The incident also made it clear that congressional Republican leaders, who, during the Obama years, were vocal about the President’s relationships with other countries, have no interest in policing Trump’s foreign policy. At a press briefing in Philadelphia yesterday, Speaker of the House Paul Ryan and Senate Majority Leader Mitch McConnell, who casually announced that Congress would find some fifteen billion dollars to pay for the border wall, had nothing to add about Trump’s detonation of the U.S.-Mexico alliance. “The President can deal with his relationships with other countries,” McConnell said.
Finally, and perhaps most important, Trump’s treatment of Mexico reinforces an emerging world view that casts aside the values at the center of American foreign policy since the Second World War. As with his degrading comments about nato, his view that Taiwanese democracy and independence is a negotiating chip with China, his cavalier attitude toward Russia’s annexation of Crimea and meddling in Ukraine, his abandonment of the Trans-Pacific Partnership without even a cursory consultation with allies in the region who fear Chinese hegemony, his obsessions with the use of torture and the seizure of Iraq’s oil fields, Trump’s views on U.S.-Mexico relations are devoid of the liberal values that have kept Western democracies together for decades. During the Cold War, Reagan pushed Mexico to liberalize its economic and political system and tried to bring the country closer to America and away from any Communist-inspired Latin American movements. Both Bushes, Clinton, and Obama made economic integration with Mexico a priority, and they all worked toward humane immigration solutions. Trump, meanwhile, is treating Mexico like a nineteenth-century colony. Other countries are watching, and the long-term effect could be to gradually isolate us from the rest of the world.
6) The abortion “gag rule” is a political football that changes every time the president’s party changes. But this time is different. And bad for, you know, actually helping people.
7) Rapidly-improving artificial intelligence may largely replace much of the diagnostic work of radiologists, pathologists, and dermatologists.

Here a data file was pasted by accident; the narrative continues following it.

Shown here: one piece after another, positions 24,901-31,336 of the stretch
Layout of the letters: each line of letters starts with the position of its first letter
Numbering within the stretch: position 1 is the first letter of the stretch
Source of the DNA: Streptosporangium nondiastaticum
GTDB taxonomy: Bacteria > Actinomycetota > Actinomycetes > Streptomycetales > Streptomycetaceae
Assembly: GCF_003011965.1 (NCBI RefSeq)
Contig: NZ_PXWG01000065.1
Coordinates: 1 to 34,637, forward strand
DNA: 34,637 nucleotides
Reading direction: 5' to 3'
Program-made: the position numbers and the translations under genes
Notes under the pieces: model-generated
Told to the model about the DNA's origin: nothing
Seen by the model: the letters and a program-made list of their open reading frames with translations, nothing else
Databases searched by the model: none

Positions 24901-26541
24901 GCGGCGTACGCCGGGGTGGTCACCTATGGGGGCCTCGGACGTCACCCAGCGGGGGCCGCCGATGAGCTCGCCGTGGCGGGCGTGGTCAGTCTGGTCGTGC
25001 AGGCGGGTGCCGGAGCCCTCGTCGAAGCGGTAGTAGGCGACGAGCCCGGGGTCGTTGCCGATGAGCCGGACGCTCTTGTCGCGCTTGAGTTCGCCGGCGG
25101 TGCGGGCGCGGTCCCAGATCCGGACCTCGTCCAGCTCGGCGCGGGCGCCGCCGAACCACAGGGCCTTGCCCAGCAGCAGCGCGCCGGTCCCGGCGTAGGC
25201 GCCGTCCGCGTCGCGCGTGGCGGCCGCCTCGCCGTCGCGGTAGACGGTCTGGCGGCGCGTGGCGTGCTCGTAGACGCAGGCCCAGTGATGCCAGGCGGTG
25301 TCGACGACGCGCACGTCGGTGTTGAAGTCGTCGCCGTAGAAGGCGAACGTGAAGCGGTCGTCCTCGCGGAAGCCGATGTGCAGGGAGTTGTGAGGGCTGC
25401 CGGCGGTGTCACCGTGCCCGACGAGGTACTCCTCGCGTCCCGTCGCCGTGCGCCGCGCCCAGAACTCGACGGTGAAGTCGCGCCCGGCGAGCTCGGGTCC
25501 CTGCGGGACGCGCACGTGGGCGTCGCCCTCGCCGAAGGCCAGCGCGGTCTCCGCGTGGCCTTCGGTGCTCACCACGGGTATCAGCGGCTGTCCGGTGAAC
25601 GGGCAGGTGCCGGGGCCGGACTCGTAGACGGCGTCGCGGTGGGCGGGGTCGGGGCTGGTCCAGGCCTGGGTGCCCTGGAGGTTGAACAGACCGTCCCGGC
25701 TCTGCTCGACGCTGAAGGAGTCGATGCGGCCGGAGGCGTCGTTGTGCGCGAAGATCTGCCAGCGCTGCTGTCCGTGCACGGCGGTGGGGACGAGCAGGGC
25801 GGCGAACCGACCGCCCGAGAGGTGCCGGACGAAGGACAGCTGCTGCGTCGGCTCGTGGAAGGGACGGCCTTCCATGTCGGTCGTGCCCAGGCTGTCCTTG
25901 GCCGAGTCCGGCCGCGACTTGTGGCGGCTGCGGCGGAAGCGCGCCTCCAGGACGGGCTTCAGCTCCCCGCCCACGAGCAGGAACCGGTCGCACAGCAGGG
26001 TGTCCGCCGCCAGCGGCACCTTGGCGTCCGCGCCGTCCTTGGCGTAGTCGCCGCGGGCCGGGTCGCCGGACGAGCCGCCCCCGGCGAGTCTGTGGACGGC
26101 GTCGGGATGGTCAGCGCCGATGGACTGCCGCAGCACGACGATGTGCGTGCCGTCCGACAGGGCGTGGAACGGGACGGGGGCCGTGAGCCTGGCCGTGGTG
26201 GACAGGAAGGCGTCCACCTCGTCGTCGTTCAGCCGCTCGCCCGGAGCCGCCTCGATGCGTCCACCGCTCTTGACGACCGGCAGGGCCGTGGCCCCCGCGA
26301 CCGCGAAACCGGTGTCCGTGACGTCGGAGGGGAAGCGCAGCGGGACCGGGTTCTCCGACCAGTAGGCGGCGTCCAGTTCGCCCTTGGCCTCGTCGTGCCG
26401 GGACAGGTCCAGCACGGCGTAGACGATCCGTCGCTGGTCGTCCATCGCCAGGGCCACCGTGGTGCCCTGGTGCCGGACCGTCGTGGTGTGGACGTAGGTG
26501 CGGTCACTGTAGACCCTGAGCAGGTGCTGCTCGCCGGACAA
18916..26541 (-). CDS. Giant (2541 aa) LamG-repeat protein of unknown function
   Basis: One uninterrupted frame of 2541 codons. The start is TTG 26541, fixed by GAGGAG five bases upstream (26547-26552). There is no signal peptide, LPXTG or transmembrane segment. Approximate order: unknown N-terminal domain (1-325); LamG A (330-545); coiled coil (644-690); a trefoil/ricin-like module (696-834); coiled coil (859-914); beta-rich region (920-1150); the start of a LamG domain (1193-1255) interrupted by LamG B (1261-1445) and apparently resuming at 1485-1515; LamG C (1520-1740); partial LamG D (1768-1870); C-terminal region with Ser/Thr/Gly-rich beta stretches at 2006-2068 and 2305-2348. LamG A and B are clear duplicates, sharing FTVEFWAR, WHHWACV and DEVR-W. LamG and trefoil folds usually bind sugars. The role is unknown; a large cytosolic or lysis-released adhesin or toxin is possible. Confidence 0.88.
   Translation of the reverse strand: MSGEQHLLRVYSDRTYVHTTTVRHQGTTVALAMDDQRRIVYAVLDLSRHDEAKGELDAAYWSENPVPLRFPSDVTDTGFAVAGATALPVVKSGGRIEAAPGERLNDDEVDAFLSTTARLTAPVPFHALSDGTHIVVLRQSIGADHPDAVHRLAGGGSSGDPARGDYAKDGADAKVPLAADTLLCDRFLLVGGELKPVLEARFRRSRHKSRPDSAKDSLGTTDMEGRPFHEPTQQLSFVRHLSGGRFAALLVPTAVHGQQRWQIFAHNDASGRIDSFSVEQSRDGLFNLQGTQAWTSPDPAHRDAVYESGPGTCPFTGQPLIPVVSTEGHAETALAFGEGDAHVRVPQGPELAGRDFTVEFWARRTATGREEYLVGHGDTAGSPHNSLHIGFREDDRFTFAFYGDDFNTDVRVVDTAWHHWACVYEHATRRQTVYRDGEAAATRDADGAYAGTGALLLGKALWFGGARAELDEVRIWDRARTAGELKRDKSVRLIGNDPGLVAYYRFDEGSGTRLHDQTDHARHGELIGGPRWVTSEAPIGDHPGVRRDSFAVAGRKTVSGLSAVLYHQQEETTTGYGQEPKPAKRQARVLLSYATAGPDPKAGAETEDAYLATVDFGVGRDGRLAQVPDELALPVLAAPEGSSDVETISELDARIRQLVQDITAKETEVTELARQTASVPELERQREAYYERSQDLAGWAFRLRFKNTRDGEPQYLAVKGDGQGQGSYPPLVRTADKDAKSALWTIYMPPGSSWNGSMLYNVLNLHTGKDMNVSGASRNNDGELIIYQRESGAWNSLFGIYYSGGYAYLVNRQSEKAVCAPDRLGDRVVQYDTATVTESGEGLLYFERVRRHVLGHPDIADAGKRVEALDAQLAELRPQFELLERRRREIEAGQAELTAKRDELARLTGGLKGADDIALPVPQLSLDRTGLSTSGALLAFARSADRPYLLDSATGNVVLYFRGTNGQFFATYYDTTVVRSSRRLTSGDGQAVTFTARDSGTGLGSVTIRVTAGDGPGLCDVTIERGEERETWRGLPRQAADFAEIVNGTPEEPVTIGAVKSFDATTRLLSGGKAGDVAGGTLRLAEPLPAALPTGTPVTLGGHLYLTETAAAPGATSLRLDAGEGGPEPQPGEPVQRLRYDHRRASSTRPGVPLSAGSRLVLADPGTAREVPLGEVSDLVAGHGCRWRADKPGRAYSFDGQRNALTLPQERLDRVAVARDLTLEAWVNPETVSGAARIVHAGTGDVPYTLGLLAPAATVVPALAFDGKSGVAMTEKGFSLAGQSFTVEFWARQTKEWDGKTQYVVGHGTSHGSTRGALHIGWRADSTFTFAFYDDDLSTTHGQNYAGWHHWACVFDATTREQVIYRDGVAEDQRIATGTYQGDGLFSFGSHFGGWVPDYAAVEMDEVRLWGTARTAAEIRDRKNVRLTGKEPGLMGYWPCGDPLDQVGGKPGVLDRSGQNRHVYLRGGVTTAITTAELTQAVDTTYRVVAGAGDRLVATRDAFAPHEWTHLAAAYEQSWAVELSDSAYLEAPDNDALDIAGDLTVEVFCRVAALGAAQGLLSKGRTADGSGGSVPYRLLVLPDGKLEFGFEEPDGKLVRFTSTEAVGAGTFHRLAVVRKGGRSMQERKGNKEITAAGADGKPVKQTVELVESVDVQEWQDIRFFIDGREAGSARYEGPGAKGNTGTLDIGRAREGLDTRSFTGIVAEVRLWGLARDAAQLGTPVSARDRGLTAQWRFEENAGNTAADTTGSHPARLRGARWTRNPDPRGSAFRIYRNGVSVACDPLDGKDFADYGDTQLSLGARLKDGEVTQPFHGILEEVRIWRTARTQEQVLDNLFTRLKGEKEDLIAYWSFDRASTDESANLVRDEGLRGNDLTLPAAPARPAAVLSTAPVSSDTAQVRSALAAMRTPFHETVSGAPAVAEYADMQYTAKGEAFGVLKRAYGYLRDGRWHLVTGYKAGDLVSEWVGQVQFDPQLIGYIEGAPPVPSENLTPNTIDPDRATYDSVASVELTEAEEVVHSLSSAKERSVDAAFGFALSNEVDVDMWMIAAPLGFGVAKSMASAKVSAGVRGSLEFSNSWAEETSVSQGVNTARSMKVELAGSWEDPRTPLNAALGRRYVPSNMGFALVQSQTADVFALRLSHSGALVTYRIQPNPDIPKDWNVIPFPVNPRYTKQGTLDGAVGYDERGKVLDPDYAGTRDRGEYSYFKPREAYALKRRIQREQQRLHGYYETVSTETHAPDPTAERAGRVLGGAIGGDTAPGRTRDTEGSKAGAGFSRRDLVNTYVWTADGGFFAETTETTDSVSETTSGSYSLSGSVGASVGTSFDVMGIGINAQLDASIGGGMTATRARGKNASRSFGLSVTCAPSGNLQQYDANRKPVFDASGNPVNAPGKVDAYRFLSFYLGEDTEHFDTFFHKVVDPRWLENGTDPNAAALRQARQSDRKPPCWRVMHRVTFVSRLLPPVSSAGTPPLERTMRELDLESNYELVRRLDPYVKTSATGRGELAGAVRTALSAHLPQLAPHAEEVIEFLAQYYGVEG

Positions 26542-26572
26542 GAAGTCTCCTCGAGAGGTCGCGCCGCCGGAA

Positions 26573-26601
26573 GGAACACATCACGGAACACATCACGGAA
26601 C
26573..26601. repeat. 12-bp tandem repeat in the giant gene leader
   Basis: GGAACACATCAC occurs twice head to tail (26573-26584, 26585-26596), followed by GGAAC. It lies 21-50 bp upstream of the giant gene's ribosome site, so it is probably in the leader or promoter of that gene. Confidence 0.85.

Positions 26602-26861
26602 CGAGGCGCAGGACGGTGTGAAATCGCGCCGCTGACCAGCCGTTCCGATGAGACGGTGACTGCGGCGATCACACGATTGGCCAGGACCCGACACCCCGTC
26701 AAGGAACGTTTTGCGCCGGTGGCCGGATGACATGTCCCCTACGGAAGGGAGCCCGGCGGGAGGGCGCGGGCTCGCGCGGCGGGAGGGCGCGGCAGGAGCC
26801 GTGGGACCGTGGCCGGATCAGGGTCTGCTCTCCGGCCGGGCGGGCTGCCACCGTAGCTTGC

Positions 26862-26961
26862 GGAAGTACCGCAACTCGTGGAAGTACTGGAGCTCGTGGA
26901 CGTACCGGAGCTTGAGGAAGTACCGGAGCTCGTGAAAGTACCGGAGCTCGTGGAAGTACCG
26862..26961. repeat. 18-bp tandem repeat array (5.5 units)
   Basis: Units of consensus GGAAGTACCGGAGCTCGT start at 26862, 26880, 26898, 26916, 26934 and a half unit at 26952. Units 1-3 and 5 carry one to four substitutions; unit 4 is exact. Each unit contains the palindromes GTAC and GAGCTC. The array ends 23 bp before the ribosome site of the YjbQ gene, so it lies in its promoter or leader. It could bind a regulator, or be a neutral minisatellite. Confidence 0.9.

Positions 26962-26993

8) Do not miss the “bad lip reading” version of the inauguration.
9) Brian Schaffner actually did a survey experiment on the inauguration crowd size. Results.
10) PPP with a North Carolina poll. Not suprisingly, my fellow NC denizens love Krispy Kreme donuts and UNC sports.
11) Jason Kander on Trump’s ongoing voter fraud lies. The real problem is that Trump differs only in degree from his fellow Republicans:
By deliberately undermining confidence in the integrity of our democracy, the president can make it quite a bit easier for his party to push legislation making it harder for certain eligible voters to vote. Curtailing voting rights by dishonestly inventing widespread fraud has been a major part of the Republican Party’s political strategy for a while. Now that plan is getting a major boost from a president who has no problem just making stuff up.
12) Why are journalists more liberal than the public? Journalists want to live in cities and therefore have metropolitan values. And they tend to be relatively smart people who are in a career pursuing facts and the public good of an educated public, not money.
13) It really is banana republic stuff that we let members of Congress, e.g., Tom Price, trade stocks in the sectors they regulate. And, even if what people like Price are doing is legal, it sure as hell is unethical.
14) Andrew Reynolds shares a summary of his responses to his famous NC is no longer a democracy Op-Ed.
15) Apparently, being an airline pilot is a depressing job.
16) The headline pretty well gets it: “A Wall Alone Can’t Secure the Border, No Matter Who Pays for It.”
17) Another good reason not to make it easier to get a gun silencer— the loud noise of a gun is an important safety feature.
18) You know the biggest reason I would never want to run for office (at least in our public-financing-free world)? It really is hellish.
19) I didn’t re-read 1984 last year in anticipation of Trump; I just wanted to. (And I loved it as an adult, as opposed to finding it a slog as a teenager). But, damn, no am I sure glad I did. Adam Gopnik on Trump and 1984.